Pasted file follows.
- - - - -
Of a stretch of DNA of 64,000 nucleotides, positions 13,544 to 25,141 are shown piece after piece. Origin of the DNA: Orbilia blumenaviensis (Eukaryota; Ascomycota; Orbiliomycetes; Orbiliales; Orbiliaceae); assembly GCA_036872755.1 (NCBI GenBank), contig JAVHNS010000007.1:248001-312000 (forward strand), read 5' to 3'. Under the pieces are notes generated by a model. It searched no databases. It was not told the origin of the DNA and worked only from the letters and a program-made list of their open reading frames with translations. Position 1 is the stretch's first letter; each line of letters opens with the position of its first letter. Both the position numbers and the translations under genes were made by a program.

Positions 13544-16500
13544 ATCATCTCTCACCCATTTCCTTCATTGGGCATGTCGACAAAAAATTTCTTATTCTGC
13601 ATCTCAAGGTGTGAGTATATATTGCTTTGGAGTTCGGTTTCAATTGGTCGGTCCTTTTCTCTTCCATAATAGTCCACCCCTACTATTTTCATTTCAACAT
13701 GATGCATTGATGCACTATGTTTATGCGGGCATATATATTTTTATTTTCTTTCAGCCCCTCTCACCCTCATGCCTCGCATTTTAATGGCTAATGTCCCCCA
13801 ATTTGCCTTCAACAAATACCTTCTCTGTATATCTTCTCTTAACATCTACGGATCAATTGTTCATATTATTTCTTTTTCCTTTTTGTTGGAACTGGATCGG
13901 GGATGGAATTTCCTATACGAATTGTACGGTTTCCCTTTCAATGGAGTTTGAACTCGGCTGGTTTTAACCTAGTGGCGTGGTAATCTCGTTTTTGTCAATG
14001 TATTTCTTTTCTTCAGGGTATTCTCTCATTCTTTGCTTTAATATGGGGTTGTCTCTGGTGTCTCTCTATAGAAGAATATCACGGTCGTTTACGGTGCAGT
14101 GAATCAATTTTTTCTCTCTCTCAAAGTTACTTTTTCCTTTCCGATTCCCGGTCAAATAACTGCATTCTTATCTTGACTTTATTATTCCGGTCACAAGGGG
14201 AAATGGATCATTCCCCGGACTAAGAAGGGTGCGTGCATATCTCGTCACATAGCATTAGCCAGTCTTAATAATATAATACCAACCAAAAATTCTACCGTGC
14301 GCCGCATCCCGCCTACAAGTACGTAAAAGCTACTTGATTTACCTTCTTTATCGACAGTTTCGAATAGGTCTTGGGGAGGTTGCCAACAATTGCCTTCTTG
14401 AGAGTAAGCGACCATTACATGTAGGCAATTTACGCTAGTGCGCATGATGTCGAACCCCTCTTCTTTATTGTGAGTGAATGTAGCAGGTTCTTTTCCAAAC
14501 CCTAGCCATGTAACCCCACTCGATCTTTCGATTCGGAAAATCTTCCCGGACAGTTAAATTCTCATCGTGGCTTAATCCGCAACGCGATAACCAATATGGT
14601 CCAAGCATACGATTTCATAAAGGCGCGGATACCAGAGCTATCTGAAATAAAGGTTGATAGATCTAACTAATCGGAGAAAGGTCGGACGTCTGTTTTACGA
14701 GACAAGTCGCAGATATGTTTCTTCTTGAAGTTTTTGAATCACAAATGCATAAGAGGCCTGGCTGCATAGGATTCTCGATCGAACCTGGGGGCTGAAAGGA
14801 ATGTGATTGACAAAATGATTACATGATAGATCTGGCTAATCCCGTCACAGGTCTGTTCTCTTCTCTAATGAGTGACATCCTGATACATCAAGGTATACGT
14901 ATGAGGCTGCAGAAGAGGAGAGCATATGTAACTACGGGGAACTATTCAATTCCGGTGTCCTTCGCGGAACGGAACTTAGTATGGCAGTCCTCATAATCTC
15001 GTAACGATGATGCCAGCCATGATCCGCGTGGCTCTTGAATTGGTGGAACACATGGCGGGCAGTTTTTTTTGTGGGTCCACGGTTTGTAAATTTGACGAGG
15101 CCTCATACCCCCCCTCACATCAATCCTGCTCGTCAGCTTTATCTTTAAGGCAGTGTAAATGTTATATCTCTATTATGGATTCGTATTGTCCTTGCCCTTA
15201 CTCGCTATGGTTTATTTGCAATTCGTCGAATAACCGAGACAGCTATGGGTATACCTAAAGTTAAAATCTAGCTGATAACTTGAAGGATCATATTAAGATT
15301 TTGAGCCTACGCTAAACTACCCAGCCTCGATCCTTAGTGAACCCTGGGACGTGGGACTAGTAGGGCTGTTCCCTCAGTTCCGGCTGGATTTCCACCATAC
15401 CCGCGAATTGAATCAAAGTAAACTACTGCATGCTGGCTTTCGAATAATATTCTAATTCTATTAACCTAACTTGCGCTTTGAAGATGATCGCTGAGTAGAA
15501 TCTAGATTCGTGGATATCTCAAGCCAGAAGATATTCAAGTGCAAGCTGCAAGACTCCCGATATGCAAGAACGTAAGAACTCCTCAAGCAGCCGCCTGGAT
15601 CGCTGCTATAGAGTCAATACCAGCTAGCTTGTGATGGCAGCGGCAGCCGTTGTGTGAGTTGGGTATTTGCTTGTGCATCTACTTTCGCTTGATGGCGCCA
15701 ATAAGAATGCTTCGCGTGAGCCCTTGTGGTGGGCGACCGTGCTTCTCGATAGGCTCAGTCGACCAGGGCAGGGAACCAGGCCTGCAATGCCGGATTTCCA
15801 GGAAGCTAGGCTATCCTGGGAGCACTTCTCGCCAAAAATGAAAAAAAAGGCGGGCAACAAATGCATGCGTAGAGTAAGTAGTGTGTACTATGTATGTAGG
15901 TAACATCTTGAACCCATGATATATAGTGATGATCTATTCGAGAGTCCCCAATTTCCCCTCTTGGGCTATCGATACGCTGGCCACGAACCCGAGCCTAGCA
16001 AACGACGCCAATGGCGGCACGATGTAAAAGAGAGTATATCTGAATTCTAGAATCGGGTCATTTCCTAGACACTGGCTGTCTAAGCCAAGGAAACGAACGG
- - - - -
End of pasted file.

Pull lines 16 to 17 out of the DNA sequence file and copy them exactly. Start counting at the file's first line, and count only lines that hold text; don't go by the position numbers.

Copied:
14801 ATGTGATTGACAAAATGATTACATGATAGATCTGGCTAATCCCGTCACAGGTCTGTTCTCTTCTCTAATGAGTGACATCCTGATACATCAAGGTATACGT
14901 ATGAGGCTGCAGAAGAGGAGAGCATATGTAACTACGGGGAACTATTCAATTCCGGTGTCCTTCGCGGAACGGAACTTAGTATGGCAGTCCTCATAATCTC